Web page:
The Museum of Outsider Contemporary Art (MOCA) is housed in an old church in Mansonville, a village close to the American border in Quebec’s Eastern Townships. This geographic location has symbolic value, as for me, contemporary art plays the role of an outsider when it makes a border its territory. This signifies that outsider artists do not live in a territory defined by the art market and art history, but that they carry within them the means to transform what separates and unites, creating their own space drawn from many cultural sources. Outsider artists explore their own borders, migrants in their inner world.
Outsider contemporary art already had its exponents such as Rebeyrolle, Dado, and Rustin. It is not to be confused with art brut (raw art) because, even though almost all the artists exhibited in the museum are self-taught and have experienced marginalization and suffering, their works are not spontaneous creations; they have all reflected on their work and developed it. With only museums and galleries as their school or university, these artists continue to train themselves, never being content with what they’ve already created.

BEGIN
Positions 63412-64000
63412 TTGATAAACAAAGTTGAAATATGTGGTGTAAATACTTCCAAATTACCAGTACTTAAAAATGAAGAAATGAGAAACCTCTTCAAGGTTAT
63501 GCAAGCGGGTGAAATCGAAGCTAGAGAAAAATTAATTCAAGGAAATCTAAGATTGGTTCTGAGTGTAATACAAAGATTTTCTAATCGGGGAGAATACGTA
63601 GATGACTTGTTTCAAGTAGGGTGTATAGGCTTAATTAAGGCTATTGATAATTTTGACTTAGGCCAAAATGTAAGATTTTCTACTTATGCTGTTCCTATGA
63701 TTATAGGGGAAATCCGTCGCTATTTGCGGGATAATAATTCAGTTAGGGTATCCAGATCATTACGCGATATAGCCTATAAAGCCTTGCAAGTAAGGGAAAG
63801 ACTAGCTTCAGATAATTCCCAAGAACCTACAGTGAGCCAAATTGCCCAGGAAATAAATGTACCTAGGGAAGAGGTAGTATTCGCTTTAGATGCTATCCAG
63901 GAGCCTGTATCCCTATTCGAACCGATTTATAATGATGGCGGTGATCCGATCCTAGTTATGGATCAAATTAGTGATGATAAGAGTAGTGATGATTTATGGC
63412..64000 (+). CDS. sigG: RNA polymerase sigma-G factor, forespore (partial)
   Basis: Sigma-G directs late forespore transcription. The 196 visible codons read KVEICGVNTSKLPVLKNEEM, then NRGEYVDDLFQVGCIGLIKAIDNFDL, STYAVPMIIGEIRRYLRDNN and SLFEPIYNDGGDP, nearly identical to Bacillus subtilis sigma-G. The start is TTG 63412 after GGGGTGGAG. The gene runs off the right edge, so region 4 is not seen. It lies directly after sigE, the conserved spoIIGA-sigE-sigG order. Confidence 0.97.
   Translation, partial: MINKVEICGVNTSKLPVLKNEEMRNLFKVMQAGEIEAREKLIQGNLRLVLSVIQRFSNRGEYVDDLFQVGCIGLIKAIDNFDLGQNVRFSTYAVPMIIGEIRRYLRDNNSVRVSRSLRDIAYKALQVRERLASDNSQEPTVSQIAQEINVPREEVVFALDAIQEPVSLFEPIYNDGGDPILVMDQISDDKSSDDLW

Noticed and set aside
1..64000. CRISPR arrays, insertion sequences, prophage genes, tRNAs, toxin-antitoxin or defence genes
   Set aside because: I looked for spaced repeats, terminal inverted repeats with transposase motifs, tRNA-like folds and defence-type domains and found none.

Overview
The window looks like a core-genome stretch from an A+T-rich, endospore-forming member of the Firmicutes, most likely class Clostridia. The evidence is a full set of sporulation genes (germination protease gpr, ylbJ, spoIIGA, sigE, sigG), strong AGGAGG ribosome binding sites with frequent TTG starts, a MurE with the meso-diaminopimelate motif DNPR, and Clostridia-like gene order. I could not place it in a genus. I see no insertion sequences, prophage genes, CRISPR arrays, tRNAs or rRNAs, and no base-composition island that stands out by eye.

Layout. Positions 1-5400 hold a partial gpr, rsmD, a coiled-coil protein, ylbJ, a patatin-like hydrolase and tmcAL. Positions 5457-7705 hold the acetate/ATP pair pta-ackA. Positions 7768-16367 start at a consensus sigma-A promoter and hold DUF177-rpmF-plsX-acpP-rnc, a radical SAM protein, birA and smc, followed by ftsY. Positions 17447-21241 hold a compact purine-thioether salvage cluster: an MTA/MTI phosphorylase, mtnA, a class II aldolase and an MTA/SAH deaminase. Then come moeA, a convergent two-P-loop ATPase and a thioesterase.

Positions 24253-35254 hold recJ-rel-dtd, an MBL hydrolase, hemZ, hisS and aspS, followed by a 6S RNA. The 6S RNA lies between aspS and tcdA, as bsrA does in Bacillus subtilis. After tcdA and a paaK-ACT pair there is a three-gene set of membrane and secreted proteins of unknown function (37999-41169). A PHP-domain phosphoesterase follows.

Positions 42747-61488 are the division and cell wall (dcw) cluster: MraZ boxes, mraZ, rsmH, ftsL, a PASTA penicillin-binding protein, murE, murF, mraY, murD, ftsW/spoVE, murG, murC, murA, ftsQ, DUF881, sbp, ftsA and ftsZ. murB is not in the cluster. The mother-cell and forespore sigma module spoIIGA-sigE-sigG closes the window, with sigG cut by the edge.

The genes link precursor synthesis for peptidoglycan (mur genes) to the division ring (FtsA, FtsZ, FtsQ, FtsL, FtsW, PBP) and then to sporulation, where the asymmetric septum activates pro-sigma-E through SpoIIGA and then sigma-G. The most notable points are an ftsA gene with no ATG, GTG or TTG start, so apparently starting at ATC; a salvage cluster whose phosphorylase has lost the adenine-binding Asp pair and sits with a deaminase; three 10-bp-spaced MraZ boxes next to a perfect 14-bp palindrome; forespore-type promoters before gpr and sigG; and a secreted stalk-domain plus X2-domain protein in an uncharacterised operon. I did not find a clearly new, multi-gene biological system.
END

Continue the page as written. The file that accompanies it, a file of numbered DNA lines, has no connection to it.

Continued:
I wanted to share my passion for this art. What better way to do so than to create a museum?